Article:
Showtime offers online-only video app for $11 a month

The premium cable channel known for "Dexter," "Homeland" and -- soon -- "Twin Peaks" will launch a streaming service in July. Like HBO Now, Apple device owners get first crack.

Joan E. Solsman Former Senior Reporter
Joan E. Solsman was CNET's senior media reporter, covering the intersection of entertainment and technology. She's reported from locations spanning from Disneyland to Serbian refugee camps, and she previously wrote for Dow Jones Newswires and The Wall Street Journal. She bikes to get almost everywhere and has been doored only once.
Expertise Streaming video, film, television and music; virtual, augmented and mixed reality; deep fakes and synthetic media; content moderation and misinformation online Credentials
  • Three Folio Eddie award wins: 2018 science & technology writing (Cartoon bunnies are hacking your brain), 2021 analysis (Deepfakes' election threat isn't what you'd think) and 2022 culture article (Apple's CODA Takes You Into an Inner World of Sign)
Joan E. Solsman
2 min read

Showtime's cord-cutter app will allow subscribers to watch its full library of original shows, including a revival of "Twin Peaks" set to premiere next year. Showtime

Showtime may sometimes weary of comparisons to HBO, but the rollout of its online app is cribbing from its rival's script.

The premium cable network said Tuesday that it would launch a standalone streaming service in early July, three months after HBO introduced a similar offering, HBO Now. Like its rivals' product, Showtime's app will provide unlimited viewing of the channel's original series, movies and other programming.

And, like HBO Now, Showtime's first partner is Apple. That means people who own devices like the iPhone, iPad and Apple TV are the only ones able to sign up, until other partners are announced. People who sign up through Apple in July will get a 30-day free trial, similar to HBO Now's launch.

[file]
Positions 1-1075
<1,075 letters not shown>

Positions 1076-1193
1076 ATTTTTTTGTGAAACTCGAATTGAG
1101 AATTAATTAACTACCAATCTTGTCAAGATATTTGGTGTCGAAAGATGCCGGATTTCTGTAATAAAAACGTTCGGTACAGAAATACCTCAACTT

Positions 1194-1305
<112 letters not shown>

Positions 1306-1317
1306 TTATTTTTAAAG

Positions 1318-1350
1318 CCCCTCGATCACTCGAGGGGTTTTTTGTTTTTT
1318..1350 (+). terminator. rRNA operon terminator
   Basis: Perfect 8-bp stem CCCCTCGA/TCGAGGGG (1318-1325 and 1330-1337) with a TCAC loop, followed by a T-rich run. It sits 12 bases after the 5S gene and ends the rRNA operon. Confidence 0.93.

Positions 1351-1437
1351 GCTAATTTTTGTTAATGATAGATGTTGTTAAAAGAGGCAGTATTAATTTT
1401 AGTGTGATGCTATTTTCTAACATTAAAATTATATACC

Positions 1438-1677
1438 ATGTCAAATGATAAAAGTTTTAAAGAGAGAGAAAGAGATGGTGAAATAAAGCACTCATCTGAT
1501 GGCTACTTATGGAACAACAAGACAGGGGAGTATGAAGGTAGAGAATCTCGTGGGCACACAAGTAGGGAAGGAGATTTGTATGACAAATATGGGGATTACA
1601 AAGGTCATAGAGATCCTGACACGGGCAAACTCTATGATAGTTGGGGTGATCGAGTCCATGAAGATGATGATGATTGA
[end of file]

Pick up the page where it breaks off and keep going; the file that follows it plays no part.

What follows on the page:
One key difference, however, is price: Showtime's service, simply called Showtime, will cost $11 a month. HBO Now is $15 monthly. A Showtime spokeswoman also said that the app's Apple partnership is not exclusive, as HBO Now's was; other distribution partners will be announced before the launch.

The wave of streaming apps from popular TV programmers is their latest response to a shift in consumers' video habits toward more Internet viewing. As mobile and connected video grows, some viewers -- especially younger ones -- opt out of pricey traditional pay-TV packages in favor of online alternatives, known as cord cutting. The options make it easier -- though not necessarily cheaper -- for consumers to cut the cord.

But launching standalone digital services could harm the main way networks like Showtime make money: subscriptions through traditional cable and satellite providers. These channels are betting that the cost of ignoring consumers' growing demand for online viewing would be more costly down the road.

"Going 'over the top' means Showtime will be much more accessible to tens of millions of potential new subscribers," said Les Moonves, chief executive of Showtime parent CBS, referring to Internet delivery of content. "Across CBS, we are constantly finding new ways to monetize our programming by capitalizing on opportunities presented by technology." (CBS is also the parent company of CNET.)

The launch of Showtime's app will coincide with the new seasons of "Ray Donovan" and "Masters of Sex" on July 12. iPhone, iPad, iPod Touch and Apple TV users will be able to subscribe anywhere in the US, but the company said more platforms and providers will be announced soon.

Subscribers will have unlimited on-demand access to every season of Showtime's original series, including notable old shows like "Dexter," and hundreds of hours of movies, documentary and sports programming, as well as the live broadcast of the East and West Coast feeds of Showtime's linear channel.

Update, 12:57 pm PT: Adds mention of plans for partners other than Apple.